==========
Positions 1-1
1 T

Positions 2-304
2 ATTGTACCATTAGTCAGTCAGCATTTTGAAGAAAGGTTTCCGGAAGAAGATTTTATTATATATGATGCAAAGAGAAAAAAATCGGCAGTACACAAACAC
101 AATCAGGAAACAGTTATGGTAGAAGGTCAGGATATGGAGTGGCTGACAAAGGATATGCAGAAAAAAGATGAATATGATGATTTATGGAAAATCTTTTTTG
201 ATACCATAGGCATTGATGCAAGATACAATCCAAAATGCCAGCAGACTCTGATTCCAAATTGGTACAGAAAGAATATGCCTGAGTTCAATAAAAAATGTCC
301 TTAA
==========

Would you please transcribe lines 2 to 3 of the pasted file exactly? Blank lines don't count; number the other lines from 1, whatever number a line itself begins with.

1 T

Positions 2-304